The Honorands: A Talk by Fatuma Hussein H’17

Fatuma Hussein, who received an honorary degree during Bowdoin’s 212th Commencement, is the founder and executive director of the Immigrant Resource Center of Maine (formerly the United Somali Women of Maine), an organization developed to help Somali immigrants settle in the state. She spoke at Bowdoin May 26, 2017.

Hussein is a leading voice against gender-based violence in the African immigrant community and in society at large. Born in Mogadishu, Somalia, the oldest of thirteen children, Hussein lived in a Kenyan refugee camp after civil war broke out in Somalia in 1991. She moved to Atlanta, Georgia, in 1993, where she attended high school. Seeking relief from congestion and crime in urban Atlanta, she moved with her family to Maine, eventually settling in the Lewiston-Auburn area.

Bowdoin Senior’s Immigration Study Contributes to State House Debate

Immigration research Thomas Freeman ’17 did last summer with a Denning Fellowship helped buttress testimony given at the Maine State House in Augusta.

Legislators are considering a proposed bill to address Maine’s aging population and looming workforce shortage by attracting and retaining new Mainers to rural areas. Read the story.

John Walker’s Botanical Creations Augment Museum of Art ‘Why Draw?’ Show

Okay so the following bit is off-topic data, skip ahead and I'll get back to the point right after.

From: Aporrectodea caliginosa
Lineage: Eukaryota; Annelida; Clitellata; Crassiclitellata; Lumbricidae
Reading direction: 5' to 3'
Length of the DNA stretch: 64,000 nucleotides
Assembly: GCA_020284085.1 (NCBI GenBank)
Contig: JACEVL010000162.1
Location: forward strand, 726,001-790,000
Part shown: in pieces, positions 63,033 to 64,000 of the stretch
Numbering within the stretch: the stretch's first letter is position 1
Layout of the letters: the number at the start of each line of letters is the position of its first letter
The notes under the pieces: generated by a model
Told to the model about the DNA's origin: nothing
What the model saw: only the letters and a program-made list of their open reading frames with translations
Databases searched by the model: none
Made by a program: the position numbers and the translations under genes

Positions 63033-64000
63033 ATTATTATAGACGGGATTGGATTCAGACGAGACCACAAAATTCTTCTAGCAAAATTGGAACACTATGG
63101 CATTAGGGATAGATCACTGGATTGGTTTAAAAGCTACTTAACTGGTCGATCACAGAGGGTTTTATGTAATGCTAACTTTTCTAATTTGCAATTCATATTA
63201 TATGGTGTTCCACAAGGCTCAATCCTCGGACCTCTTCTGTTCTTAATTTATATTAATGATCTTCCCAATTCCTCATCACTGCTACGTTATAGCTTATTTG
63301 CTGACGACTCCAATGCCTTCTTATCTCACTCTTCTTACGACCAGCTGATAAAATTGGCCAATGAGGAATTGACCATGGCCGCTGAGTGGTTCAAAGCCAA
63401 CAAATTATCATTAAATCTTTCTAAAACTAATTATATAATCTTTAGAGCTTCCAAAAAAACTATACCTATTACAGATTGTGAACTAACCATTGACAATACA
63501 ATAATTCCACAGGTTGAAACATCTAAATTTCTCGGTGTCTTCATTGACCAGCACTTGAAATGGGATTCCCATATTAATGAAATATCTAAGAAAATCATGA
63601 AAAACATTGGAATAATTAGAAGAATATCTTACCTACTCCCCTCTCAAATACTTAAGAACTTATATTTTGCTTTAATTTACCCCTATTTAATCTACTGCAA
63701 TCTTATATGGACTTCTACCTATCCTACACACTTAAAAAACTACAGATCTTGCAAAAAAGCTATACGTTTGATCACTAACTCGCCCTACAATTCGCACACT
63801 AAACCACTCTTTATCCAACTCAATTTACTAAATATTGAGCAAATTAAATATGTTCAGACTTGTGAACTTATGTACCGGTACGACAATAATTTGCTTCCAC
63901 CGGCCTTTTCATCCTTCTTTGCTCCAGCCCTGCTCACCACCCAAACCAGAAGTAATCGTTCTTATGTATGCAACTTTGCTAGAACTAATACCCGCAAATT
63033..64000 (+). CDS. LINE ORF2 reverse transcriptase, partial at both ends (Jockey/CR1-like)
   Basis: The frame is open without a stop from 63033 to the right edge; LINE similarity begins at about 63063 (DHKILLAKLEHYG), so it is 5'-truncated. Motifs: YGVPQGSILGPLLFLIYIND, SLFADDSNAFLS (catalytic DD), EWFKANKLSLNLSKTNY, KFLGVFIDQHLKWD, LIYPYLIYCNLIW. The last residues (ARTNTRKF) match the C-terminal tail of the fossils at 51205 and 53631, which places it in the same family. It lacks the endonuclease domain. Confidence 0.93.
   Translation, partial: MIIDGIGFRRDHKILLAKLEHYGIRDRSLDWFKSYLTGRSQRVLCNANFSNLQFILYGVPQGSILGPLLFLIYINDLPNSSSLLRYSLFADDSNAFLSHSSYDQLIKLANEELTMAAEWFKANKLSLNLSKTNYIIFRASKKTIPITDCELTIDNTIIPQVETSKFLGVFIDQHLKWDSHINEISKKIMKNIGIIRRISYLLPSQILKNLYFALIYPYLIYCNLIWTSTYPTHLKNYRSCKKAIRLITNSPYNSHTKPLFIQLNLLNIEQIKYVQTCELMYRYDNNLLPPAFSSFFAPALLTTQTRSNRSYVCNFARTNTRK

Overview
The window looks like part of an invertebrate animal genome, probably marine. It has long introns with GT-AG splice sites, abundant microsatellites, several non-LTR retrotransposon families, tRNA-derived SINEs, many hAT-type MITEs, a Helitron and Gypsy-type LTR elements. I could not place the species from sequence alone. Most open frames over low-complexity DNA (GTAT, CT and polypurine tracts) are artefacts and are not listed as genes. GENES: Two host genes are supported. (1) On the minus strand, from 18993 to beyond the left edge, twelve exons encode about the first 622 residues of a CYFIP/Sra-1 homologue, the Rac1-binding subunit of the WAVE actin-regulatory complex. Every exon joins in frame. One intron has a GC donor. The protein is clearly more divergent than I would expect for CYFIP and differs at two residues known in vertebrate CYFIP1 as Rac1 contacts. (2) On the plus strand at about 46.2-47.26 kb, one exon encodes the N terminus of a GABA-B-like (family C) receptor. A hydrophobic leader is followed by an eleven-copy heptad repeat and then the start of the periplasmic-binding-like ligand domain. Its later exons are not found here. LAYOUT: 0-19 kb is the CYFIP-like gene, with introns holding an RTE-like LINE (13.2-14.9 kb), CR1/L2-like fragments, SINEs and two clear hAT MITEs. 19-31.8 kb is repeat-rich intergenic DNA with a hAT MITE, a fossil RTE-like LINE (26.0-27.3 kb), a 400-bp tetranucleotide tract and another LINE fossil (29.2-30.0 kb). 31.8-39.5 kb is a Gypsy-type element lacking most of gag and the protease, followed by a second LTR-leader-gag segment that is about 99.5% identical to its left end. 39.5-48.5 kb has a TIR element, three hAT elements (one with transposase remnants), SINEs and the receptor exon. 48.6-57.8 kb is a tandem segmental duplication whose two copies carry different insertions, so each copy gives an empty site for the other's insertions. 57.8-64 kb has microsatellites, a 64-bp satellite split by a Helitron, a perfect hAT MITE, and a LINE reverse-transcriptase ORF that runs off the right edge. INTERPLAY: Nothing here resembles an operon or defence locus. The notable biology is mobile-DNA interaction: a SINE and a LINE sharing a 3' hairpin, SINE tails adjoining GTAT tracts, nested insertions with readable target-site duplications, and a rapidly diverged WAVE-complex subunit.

Six of Maine-based artist John Walker’s large ink and acrylic works on paper have been added to a satellite gallery in the Museum of Art. The pieces relate to but are also distinct from the hundreds of drawings and watercolors, spanning 500 years, that are now on display in the Museum of Art’s Why Draw? show.

In an interview in his studio some weeks before the exhibition, Walker talked about the importance of drawing for artists and art lovers. “Drawing is touching,” he said. “I am sure this museum will be rooms full of things that have been beautifully touched.” Read more in Bowdoin News.

McKeen Center Symposium Celebrates a Year of Doing Good

Each spring, the McKeen Center for the Common Good holds a symposium on campus to recognize the community-focused research and service of students over the past year.

On Thursday, May 4, Morrell Lounge was decorated with posters representing 87 projects that included direct volunteering, summer fellowships, and community-engaged learning spanning the disciplines, from economics to education.

Dhivya Singaram ’17, a Mckeen Center fellow, organized the symposium, roughly dividing the projects into four broad categories: building sustainable communities, education, public health, and social justice.